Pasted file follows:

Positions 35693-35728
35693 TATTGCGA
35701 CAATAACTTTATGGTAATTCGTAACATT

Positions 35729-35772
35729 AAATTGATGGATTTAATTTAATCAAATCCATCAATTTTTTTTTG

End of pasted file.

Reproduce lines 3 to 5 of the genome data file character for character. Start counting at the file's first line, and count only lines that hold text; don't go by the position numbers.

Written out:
35701 CAATAACTTTATGGTAATTCGTAACATT

Positions 35729-35772
35729 AAATTGATGGATTTAATTTAATCAAATCCATCAATTTTTTTTTG